Airlines did not sign any major deals to purchase new planes this week during the largest airshow in Asia — but aircraft manufacturers struck an optimistic tone.
The Singapore Airshow, which bills itself as "Asia's largest aerospace and defense event," continues through Sunday, but the event so far hasn't lived up to the usual role of hosting major deal announcements.
That is, the likes of Boeing and Airbus use airshows around the world to pen crucial agreements with airlines. But, as of Feb. 8, Singapore's show had only seen one commercial aircraft deal signed: Italian turboprop maker ATR said it agreed to sell four planes to Bangkok Airways.
Still, plane makers attending the annual event said they were confident that rising demand for air travel in Asia Pacific would keep their order books full for new planes in coming years.
With growing disposable income and more affordable plane fares, air travel is expected to nearly double globally in the next 20 years. The International Air Transport Association, a trade body representing airlines, predicted that in 2036, about 7.8 billion passengers would travel by air, compared to last year's expected 4 billion travelers. Most of that demand, according to IATA, would come from the Asia Pacific region.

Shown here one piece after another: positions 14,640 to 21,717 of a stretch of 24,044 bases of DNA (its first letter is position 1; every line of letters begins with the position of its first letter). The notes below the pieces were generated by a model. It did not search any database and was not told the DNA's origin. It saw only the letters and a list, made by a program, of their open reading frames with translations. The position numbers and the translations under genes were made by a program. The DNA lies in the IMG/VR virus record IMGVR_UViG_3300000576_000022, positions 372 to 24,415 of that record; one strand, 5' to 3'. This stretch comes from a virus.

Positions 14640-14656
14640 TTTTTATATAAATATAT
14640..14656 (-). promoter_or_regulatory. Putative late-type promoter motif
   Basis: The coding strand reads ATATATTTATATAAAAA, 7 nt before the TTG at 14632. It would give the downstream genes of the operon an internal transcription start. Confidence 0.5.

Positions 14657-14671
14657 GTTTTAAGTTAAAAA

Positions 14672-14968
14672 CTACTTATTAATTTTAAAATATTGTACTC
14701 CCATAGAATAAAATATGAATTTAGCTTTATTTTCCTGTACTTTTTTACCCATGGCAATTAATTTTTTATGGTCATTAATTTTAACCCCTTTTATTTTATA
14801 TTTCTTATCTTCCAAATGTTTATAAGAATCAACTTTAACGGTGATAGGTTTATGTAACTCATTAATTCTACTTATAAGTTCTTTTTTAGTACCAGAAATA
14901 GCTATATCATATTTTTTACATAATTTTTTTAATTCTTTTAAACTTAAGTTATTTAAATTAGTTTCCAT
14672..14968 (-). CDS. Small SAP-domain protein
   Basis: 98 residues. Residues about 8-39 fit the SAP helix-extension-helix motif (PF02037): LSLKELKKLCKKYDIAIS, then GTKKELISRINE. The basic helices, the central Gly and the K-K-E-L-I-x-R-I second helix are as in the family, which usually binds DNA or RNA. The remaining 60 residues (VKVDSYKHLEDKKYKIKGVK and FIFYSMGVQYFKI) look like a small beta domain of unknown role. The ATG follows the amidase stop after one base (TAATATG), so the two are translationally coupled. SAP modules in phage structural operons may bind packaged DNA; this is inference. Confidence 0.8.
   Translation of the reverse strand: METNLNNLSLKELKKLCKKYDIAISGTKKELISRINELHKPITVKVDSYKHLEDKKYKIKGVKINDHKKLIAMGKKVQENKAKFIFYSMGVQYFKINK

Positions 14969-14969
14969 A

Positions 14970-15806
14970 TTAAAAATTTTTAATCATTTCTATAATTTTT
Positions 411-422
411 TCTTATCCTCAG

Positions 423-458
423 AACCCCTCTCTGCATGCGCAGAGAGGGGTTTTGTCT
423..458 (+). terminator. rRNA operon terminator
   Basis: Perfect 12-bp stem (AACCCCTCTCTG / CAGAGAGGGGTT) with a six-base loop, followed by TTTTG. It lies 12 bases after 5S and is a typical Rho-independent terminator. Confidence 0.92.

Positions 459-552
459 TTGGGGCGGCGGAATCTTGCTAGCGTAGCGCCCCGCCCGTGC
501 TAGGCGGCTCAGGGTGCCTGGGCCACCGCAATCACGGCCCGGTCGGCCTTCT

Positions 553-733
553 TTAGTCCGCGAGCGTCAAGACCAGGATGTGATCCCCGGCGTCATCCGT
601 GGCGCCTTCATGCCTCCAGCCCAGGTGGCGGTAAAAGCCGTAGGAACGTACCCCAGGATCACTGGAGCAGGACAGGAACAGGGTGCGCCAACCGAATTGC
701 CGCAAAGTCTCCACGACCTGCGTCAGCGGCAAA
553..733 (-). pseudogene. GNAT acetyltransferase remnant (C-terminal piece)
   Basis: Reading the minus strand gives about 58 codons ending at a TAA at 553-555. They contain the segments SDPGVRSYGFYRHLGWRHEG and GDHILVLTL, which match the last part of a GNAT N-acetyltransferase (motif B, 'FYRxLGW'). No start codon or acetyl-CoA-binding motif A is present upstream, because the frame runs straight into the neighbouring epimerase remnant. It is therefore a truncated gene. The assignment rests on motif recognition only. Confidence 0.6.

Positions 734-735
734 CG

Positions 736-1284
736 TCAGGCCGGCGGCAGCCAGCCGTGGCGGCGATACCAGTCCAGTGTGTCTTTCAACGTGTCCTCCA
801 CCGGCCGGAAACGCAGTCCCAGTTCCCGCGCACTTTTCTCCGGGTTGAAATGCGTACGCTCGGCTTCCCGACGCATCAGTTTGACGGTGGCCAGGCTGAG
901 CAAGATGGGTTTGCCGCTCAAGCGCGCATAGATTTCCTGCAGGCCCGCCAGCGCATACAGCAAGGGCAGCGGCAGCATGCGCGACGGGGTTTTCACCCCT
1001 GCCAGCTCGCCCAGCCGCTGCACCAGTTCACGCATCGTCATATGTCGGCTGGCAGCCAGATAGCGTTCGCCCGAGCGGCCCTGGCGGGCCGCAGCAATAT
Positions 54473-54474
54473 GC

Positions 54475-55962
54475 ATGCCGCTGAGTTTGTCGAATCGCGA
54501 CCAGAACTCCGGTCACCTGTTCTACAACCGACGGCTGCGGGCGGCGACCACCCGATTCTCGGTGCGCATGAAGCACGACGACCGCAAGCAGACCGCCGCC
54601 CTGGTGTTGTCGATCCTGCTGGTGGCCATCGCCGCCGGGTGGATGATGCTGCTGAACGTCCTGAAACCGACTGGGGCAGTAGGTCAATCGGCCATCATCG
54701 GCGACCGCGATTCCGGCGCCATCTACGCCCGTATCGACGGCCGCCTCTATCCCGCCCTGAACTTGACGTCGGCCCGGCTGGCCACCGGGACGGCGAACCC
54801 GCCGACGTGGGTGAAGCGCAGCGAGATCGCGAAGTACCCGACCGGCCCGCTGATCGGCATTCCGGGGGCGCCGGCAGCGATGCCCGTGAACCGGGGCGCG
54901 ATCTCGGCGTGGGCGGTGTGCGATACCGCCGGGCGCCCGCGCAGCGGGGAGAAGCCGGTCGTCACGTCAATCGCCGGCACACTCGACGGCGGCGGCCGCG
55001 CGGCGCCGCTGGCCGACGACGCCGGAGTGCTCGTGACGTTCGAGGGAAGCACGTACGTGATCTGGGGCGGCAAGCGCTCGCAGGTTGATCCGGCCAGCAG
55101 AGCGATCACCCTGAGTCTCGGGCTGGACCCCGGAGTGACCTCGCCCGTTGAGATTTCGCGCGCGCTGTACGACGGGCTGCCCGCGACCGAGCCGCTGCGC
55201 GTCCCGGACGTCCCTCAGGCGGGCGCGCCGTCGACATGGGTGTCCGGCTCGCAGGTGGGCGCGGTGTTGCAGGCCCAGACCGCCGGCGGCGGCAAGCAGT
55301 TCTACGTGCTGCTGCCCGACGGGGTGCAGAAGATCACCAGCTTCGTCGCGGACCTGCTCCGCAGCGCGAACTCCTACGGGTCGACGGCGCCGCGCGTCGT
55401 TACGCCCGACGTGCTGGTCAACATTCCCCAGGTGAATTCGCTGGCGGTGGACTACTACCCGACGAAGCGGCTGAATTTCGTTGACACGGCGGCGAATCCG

To keep pace with that demand, airlines are likely to add new planes to their existing fleets and spend more on maintenance, repair and operations — a decision that would benefit plane makers like Boeing and Airbus.
"If you look at all the future orders, around 40 percent of the new aircraft orders are coming from airlines in Asia," Andrew Herdman, director general of the Association of Asia Pacific Airlines, told CNBC. "Airbus and Boeing have understood this clearly."